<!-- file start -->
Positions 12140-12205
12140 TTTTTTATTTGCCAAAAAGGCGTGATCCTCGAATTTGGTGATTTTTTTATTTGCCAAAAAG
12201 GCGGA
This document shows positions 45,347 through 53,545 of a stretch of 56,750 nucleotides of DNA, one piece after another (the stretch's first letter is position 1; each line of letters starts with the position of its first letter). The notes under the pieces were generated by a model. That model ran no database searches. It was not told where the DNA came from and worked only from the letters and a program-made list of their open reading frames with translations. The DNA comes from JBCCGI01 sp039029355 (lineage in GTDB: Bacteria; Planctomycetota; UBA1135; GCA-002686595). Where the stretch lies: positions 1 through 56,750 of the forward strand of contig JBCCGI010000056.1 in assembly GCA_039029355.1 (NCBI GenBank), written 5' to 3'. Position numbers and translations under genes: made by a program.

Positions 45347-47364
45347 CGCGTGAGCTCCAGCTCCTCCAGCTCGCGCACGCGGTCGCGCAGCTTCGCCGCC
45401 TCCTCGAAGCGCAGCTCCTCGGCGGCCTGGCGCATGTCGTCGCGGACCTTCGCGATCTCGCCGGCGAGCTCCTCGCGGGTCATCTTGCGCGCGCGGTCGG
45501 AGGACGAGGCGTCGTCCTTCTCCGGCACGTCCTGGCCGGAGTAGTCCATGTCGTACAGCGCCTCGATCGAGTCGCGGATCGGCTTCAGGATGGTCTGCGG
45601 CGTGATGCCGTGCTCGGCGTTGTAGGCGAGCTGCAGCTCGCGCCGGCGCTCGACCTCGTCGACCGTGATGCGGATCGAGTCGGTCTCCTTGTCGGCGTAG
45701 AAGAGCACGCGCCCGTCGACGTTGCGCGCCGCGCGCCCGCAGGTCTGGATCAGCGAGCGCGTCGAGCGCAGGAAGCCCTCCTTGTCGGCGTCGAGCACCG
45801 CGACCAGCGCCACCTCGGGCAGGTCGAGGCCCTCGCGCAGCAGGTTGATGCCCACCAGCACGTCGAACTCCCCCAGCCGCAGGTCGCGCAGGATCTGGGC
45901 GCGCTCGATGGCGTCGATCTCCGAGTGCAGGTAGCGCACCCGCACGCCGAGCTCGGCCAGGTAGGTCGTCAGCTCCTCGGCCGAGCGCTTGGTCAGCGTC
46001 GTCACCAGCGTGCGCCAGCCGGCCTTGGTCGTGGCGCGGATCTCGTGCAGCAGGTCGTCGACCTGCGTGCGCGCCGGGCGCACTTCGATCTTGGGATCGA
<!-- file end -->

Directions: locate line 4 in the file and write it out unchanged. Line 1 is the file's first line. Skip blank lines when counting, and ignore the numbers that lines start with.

This document shows positions 45,347 through 53,545 of a stretch of 56,750 nucleotides of DNA, one piece after another (the stretch's first letter is position 1; each line of letters starts with the position of its first letter). The notes under the pieces were generated by a model. That model ran no database searches. It was not told where the DNA came from and worked only from the letters and a program-made list of their open reading frames with translations. The DNA comes from JBCCGI01 sp039029355 (lineage in GTDB: Bacteria; Planctomycetota; UBA1135; GCA-002686595). Where the stretch lies: positions 1 through 56,750 of the forward strand of contig JBCCGI010000056.1 in assembly GCA_039029355.1 (NCBI GenBank), written 5' to 3'. Position numbers and translations under genes: made by a program.